You can upgrade from 2.1.x to 2.2 just as with any other release, BUT, you cannot downgrade from 2.2 to 2.1.x. And after you upgrade, your configuration will be converted to a format that is usable only on 2.2. If you do upgrade, get a backup first so you can reinstall if needed. Several of the features in 2.2 were revamped to the extent that a change in configuration formatting was necessitated.
Proceed with caution! Expect things to be broken, this is not production-ready for most scenarios for non-developers, but development is moving along rapidly, and we would appreciate feedback from those in a position to test things (and potentially break their network).
Sep 11 2014
Last weekend pfSense University had another successful pfSense Fundamentals and Practical Application Course, co-taught by Co-Founder Chris Buechler and Principal Engineer George Phillips. We had attendees from across the globe and from varying industries attend this two day course which includes a hands on lab. Not only is this a great venue to learn the complexities of pfSense, but it’s an opportunity to meet some of the pfSense team as well as share notes with other talented pfSense users. Look forward to more courses in the future.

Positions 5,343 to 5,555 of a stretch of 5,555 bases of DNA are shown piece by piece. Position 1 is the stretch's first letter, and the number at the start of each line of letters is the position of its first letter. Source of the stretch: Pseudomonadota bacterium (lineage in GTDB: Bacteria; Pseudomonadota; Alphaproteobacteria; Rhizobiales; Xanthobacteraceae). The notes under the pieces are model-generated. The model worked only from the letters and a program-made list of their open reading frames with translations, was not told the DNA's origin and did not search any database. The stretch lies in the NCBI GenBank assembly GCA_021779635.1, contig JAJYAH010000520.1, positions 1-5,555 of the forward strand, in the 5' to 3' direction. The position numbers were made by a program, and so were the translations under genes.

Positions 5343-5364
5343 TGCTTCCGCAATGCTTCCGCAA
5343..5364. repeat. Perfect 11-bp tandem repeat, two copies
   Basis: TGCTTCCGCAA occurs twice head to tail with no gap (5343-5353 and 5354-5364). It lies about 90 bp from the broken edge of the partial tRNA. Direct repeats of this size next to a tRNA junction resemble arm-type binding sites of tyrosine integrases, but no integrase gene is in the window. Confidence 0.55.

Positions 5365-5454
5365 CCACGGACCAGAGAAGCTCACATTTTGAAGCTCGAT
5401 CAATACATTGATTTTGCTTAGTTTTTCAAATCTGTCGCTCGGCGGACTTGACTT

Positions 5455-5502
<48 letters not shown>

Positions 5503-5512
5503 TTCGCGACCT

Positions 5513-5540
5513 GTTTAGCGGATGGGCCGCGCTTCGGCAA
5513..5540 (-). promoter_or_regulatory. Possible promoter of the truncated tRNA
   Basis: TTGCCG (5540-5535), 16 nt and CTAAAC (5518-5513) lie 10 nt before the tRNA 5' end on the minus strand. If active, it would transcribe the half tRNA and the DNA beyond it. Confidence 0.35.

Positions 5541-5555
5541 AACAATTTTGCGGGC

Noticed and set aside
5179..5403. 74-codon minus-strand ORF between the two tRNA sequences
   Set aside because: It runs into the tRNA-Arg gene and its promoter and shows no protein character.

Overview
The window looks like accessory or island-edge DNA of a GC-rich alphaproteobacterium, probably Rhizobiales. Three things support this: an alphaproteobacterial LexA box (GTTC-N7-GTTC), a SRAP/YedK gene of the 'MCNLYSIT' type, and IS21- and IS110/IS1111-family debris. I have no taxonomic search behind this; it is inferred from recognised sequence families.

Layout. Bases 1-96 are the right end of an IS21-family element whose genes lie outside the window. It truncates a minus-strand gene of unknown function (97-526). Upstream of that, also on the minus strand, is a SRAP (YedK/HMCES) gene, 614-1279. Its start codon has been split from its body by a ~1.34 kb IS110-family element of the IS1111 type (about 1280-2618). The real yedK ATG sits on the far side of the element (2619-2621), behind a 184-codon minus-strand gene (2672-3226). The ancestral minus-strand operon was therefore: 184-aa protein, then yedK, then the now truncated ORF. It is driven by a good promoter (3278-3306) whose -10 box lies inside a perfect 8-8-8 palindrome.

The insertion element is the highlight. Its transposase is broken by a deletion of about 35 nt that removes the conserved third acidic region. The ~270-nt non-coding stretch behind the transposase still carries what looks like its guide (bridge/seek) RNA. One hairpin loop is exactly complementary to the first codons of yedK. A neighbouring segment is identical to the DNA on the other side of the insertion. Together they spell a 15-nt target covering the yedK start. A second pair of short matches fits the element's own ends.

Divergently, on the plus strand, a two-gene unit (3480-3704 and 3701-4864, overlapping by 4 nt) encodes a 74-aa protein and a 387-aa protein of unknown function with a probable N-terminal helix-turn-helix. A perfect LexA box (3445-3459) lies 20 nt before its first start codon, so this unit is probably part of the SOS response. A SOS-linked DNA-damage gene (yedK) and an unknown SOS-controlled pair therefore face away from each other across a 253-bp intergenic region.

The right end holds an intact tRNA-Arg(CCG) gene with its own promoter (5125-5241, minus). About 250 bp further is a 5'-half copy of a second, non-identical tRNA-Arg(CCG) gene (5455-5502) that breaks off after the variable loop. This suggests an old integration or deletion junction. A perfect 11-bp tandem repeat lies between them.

Chris and George doing some hands on training.
Note the free coffee.
Chris assisting while George teaches.
George assisting while Chris teaches.
Aug 27 2014
The 2.1.5 release follows shortly after 2.1.4 and is primarily a security release.
Handle a missing DHCPD config section properly during a configuration upgrade
Fix a regression that broke CARP+IP alias VIP functionality
Fix the Pass, Block, Reject and Interface filters in the Firewall Logs Widget [#3725]
Use HTTPS for dyndns providers that support it
Avoid resetting the firewall hostname from a WAN DHCP server [#3746]
Add missing qlimit keyword in some shaper rules
Change Cancel button to call history.back() when editing firewall aliases to fix issues with IE 11 [#3728]
Allow hostnames in bulk import since they are valid entries in a network type alias
Fix input validation logic on diag_testport.php, escape more shell arguments for good measure
Escape the individual dnsmasq advanced/custom options